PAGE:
Ex-USPTO Head, Retired Judge Back China Pharma IP Reform

By Dorothy Atkins
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Law360 (May 28, 2020, 10:07 PM EDT) -- Speaking to IP attorneys at a virtual event Wednesday, the former USPTO director and a retired Federal Circuit chief judge agreed that the pandemic and ongoing US-China trade talks have created a "golden opportunity" to urge China to reform its patent laws to make them friendlier to pharmaceutical innovators.

Former U.S. Patent and Trademark Office Director David Kappos, now a partner at Cravath Swaine & Moore LLP, told listeners that "basic patents" covering key pharmaceuticals have been denied in China, even though the patent offices in the U.S., Canada, Europe and Japan have issued patents covering the innovations.

Kappos said anyone who wants China to have an innovative pharmaceutical industry now has a "golden opportunity" to suggest reforms, because China's State Intellectual Property Office is accepting comments on policy changes.

Retired Chief Judge Randall Rader said China had also been "very reluctant" to follow other nations in allowing drugmakers to submit supplemental data to support their patent applications after they have been initially filed.

But he said that could change under "the promise" of the U.S.-China Phase 1 trade agreement and potential further agreements between the two world powers, which the judge said should incorporate a judicial process to China's pharmaceutical patent procedures.

The comments came during a virtual event hosted by the Berkeley Center For Law and Technology as a part of its China Law Trade and IP Certificate Series, with approximately 100 attorneys and legal professionals in attendance.

Aside from Judge Rader and Kappos, attorneys and law professors offered insights on how patent law in China has changed over the past two decades and the challenges pharmaceutical innovators face as politics threatens to create barriers to international collaboration and they race to find a vaccine for the novel coronavirus.

Novo Nordisk's Karen Guo, who formerly worked for Jones Day and Wilson Sonsini Goodrich & Rosati PC, stressed that the coronavirus pandemic has highlighted the importance of innovation and the need to steer away from China's heavy reliance on generic drugs.

"We cannot rely on generic products to secure the health care of our people," she said.

Robert Merges, a professor at University of California, Berkeley School of Law, said that the pandemic had also highlighted the importance of having an international research community working toward solutions and that any efforts to limit trade between China and the U.S. would threaten the efficiency of that community. He added that while some national security measures can be taken, the governments should not silo the countries' pharmaceutical innovators and research teams.

"In my mind that's going back in history to a less integrated world, and I think it's inefficient," he said, adding that it also "sounds too much like the 1930s, and that bothers me for a bunch of reasons."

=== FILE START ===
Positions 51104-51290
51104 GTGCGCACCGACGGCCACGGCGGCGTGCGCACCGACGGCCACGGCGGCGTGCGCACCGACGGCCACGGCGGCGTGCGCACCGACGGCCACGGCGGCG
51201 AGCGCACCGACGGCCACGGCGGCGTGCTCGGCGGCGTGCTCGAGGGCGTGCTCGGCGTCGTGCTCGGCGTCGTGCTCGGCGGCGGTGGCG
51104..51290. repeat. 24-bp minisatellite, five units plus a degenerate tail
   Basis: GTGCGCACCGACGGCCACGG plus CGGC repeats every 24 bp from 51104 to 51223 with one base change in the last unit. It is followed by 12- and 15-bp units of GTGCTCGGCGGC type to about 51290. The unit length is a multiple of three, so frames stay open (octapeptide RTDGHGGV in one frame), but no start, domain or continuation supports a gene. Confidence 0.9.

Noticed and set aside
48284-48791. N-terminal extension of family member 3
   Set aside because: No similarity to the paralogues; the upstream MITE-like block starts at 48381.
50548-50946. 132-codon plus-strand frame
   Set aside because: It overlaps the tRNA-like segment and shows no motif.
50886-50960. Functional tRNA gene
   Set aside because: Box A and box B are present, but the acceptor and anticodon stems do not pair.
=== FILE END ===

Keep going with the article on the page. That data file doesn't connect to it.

Jones Day partner Tony Chen said that the "golden age" of patent protection in China was during the late 1990s, and that since then, it had become more difficult to obtain patents protecting pharmaceutical inventions in the country. He said one recent poll indicated that 75% of such pharmaceutical patent applications were rejected in China.

Chen said the change came in 2001, when China amended its guidelines so companies could not submit supplemental data backing their inventions after they had filed the patent application.

"From that point on ... the life for pharmaceutical companies applying for patents in China changed for the worst," he said, adding that many patent applications were rejected under article 26.3 of the Chinese Patent Law for lacking sufficient disclosures.

In 2014, China changed its practices, due in part to pressure from then-Vice President Joe Biden, to allow companies to submit supplemental data, according to Chen. Chen said the issue then moved from sufficient disclosure rejections under 26.3 to prior art rejections under article 22.3 of the CPL.

Chen said that in China, inventors don't have a duty to search for all prior art related to the invention, because that's the patent examiners' job. But that makes it difficult for companies to anticipate what prior art examiners are considering and to offer evidence rebuffing it, he said.

"That's why today we're still stuck with this issue and why we see such a high percentage of cases of pharmaceutical patents being invalidated or they cannot get patent protection, even though they're protected [in other countries]" Chen said.

Kappos said the issue is a real "Hobson's choice" for patent applicants, who have "no hope" of getting an application granted without submitting supplemental data, but if they wait to collect the supplemental data before submitting the application, the information will be in the public domain and likely can't be protected.

Kappos said the Chinese patent system must come to grips with the practical reality that supplemental data needs to be accommodated and recognized when it comes to pharmaceutical patents.

He said the Chinese policy shift from focusing on supplemental data to prior art has had a "Whack-a-mole effect" of solving one problem and creating another. Kappos added that politicians don't have the patience to understand the issue, but now is the time to raise it.

"Unless you get the patent, none of this other stuff matters," he said. "It is the very core issue, and it's been the core issue now for well over a decade … nothing's changed. Some things have changed, but the results are the same. The patents are not being granted."

--Editing by Peter Rozovsky.

For a reprint of this article, please contact reprints@law360.com.

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